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First report of Arabis mosaic virus in potato (Solanum tuberosum), identified by nanopore sequencing
SASA, Roddinglaw Road, Edinburgh EH12 9FJ, United Kingdom
Received: 14 Apr 2020; Published: 22 May 2020
Tubers of the potato breeding line 06-6065-2 were received at SASA in 2014 from a UK potato grower for the initiation of pathogen-tested nuclear stocks. The line was tested by DAS-ELISA and found negative for the potato viruses: Beet ringspot virus, Potato latent virus, Potato leaf roll virus, Potato mop top virus, Potato virus A, Potato virus M, Potato virus S, Potato virus V, Potato virus X and Potato virus Y. The breeding line also tested negative for pospiviroids using a DIG-labelled RNA probe (Monger & Jeffries, 2015). However, inoculation to a range of indicator plants produced symptoms of chlorosis and mottling on some: Capsicum annuum, Chenopodium murale, C. quinoa, Nicotiana benthamiana, N. bigelovii, N. debneyi and N. occidentalis P1. The C. quinoa plants produced the most severe symptoms (Fig. 1). Plants that did not show symptoms were C. amaranticolor, Datura metel, N. clevelandii and N. tabacum (cv. White Burley). The breeding line was maintained as microplants which showed no symptoms; however, chlorotic symptoms developed in glasshouse-grown plants (Fig. 2).
Subsequently, potato-derived RNA was subjected to deep sequencing using the MinION nanopore sequencing platform from Oxford Nanopore Technologies (ONT, UK). At present only RNA with a polyA tail can be sequenced directly using this method. mRNA was extracted from microplant tissue using Dynabeads (Invitrogen, USA). Sequencing was performed on the MinION flow cell, F10-MIN 106 R9 using the direct RNA sequencing kit, SQK-RNA002 (ONT), with approximately 140 ng of mRNA. The MinKnow software (ONT) generated a file of passed fastq reads (1,470,019). These reads were analysed using the Kaiju web server (http://Kaiju.binf.ku.dk/server). The Kaiju analysis classified 339,384 of the reads and identified 5,252 reads as Arabis mosaic virus (ArMV). The ArMV finding in 06-6065-2 was confirmed using an immunostrip (Agdia, USA) and a real-time assay (Monger & Mumford, 2010).
The ArMV RNA1 and 2 sequences were extracted from the passed nanopore reads by mapping them to reference sequences (GenBank Accession Nos. AY017339 and AY303786) with Minimap2 (https://github.com/lh3/minimap2). The output alignment files, ArMV_RNA1.sam and ArMV_RNA2.sam, were visualised with the reference sequences using Tablet (https://ics.hutton.ac.uk/tablet/download-tablet/). 3,814 reads mapped to RNA1 and 5,857 reads mapped to RNA2. The contigs from both alignments were missing the first 11 bases at the 5′ end and had missing and undetermined bases along their lengths. The accurate sequence of the coat protein was obtained by RT-PCR with primers designed from the MinION sequence (MN227140). The sequence identity with other ArMV isolates on the NCBI database was determined using the Megalign program (Lasergene 15, DNASTAR, USA). At the amino acid level, the highest identity (97%) was two UK isolates, from bee-associated pollen (MH614321, plant species unknown) and lilac (D10086). The phylogenetic relationship with other ArMV isolates from different countries and host species was examined (Fig 3).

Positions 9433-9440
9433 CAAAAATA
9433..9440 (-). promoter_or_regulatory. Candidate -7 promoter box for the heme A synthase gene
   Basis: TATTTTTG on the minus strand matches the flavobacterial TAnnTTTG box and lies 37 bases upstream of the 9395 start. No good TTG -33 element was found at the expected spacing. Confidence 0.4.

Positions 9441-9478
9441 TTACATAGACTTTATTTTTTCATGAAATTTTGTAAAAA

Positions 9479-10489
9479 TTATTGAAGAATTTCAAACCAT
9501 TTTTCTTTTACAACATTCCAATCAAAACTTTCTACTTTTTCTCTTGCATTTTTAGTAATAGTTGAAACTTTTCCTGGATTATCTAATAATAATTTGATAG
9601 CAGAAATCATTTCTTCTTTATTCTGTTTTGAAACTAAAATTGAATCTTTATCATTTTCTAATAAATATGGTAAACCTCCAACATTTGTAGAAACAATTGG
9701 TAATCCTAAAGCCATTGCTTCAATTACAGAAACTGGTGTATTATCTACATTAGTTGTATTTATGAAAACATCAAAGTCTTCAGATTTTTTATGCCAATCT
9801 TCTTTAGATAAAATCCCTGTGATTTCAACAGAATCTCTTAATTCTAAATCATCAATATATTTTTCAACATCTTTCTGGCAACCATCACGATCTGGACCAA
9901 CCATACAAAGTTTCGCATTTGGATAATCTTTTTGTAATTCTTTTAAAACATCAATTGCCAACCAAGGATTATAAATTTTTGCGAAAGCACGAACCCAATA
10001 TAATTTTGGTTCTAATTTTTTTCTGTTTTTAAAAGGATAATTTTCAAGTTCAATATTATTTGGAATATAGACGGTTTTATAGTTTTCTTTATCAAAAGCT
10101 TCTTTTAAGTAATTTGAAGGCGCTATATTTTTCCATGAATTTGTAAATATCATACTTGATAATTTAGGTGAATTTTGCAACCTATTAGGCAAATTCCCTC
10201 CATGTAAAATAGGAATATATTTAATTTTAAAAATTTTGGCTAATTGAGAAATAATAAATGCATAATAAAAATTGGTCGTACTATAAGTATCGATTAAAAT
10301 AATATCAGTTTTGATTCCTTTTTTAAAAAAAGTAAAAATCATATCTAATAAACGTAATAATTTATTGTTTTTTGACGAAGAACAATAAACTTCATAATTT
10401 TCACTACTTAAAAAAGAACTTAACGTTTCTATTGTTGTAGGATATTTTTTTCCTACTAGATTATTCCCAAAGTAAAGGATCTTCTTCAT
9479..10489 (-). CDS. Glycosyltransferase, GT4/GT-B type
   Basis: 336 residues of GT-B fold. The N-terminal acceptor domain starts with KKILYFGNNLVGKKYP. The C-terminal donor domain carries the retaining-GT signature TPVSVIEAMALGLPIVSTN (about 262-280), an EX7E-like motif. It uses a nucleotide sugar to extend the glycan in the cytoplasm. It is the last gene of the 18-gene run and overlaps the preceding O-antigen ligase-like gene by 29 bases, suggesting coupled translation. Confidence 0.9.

ArMV is transmitted naturally to plants via nematodes in the soil and this is probably the method by which the tubers had acquired the virus. Potato is an intensively tested and managed crop worldwide, and given that the virus has not been reported previously, implies that this virus is a rare event in potato.
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To cite this report: Monger WA, Goodfellow HA, Back EJ, 2020. First report of Arabis mosaic virus in potato (Solanum tuberosum), identified by nanopore sequencing. New Disease Reports 41, 29. [http://dx.doi.org/10.5197/j.2044-0588.2020.041.029]
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